From Acorn to Oak Tree, a 3 Minute Time-Lapse Recorded Over Eight Months
Photographer Neil Bromhall gives us underground access to the germination of an acorn all the way to the emergence of the shoot and the first leaves of an oak tree grow.
Today’s visual technology was developed for this type of genius. Simply imagining what Thoreau could have said after watching the time-lapse of the birth of an oak tree produces great pleasure. Neil Bromhall, who lives in Oxford, is a scientific photographer that worked for the BBC for many years, and now specializes in macro and time-lapse recordings. The video above is an access to the private lair of a seedling in a forest, where the original miracle takes places, simple and pure.
In his YouTube page, Bromhall explains how the acorn was collected in September and filmed in an underground set using a two hour interval between each exposure. The acorn cracked shortly after it was planted and continued to break during the winter months. The first sign of a root was recorded in January, and in February the sprout appeared. In March, the photographer mentions, the sprout made it to the surface of the earth and from month to month the leaves began forming. What we see in the video is an example of hypogea germination.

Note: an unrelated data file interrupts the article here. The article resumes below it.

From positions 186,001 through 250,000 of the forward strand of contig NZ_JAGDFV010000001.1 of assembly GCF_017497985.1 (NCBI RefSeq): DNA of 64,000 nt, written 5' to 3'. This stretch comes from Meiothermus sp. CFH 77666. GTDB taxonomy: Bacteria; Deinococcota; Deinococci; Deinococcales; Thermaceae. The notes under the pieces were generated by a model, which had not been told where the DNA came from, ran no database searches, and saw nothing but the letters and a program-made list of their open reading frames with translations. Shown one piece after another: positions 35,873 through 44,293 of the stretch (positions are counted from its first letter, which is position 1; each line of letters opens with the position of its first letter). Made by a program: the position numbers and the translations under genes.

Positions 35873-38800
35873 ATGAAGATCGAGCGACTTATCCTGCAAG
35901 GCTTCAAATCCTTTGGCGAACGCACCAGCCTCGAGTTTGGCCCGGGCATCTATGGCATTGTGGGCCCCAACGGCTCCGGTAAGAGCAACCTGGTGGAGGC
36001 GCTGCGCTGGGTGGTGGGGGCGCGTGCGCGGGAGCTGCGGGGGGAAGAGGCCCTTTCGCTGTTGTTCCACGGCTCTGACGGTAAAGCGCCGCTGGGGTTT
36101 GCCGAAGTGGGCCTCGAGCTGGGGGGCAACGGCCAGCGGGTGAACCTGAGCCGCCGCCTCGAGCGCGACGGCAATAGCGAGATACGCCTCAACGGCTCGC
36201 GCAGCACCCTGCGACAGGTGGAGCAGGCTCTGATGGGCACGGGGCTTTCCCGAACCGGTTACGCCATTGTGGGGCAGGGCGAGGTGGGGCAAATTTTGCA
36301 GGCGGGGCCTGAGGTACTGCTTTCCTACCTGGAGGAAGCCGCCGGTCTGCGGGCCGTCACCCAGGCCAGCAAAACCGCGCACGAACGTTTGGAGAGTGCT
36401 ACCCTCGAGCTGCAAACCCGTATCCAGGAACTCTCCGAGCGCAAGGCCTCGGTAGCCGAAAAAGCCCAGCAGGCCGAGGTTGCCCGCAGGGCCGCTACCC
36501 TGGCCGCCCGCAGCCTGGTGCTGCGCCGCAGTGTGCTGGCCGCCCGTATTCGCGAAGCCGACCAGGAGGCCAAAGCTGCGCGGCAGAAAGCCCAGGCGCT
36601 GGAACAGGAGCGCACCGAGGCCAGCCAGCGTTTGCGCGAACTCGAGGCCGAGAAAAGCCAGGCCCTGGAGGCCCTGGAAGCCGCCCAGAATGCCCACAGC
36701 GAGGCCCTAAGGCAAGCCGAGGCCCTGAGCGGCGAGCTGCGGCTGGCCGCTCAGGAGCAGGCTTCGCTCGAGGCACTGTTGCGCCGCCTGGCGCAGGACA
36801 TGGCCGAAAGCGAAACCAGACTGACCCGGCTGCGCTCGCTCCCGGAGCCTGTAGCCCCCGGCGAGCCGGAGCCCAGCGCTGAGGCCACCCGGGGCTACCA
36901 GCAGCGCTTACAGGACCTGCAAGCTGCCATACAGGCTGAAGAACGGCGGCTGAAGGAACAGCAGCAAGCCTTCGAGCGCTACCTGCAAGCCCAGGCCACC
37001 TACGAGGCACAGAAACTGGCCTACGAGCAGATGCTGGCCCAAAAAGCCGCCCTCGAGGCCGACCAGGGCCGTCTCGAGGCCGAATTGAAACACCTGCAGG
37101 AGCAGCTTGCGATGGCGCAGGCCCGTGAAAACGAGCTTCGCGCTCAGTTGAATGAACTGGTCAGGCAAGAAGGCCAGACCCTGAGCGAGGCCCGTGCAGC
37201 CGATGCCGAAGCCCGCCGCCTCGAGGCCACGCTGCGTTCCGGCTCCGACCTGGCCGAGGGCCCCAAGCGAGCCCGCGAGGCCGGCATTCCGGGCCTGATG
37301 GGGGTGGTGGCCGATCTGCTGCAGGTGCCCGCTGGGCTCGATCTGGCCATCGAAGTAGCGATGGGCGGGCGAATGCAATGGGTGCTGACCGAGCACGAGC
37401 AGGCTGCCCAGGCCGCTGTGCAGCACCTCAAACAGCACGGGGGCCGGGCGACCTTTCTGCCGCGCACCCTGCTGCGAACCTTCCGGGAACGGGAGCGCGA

This sequence accompanies his wonderful interactive plant identification site and botanical encyclopedia, a platform he created with the purpose of teaching the world how to solve any problem surrounding gardening and to expand the practice as much as possible. In other words, his videos and botanical endeavors are a type of sprinkler system that spreads his love for the natural world and life in its most noble form. His is a fertile and sophisticated attempt.
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